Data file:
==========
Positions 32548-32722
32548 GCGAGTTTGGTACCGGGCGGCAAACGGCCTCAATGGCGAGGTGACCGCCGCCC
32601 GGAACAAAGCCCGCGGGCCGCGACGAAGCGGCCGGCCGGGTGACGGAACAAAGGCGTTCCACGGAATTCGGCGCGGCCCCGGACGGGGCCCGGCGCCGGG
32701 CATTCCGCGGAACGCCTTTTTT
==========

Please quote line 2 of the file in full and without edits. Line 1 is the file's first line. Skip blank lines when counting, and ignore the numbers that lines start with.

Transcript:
32548 GCGAGTTTGGTACCGGGCGGCAAACGGCCTCAATGGCGAGGTGACCGCCGCCC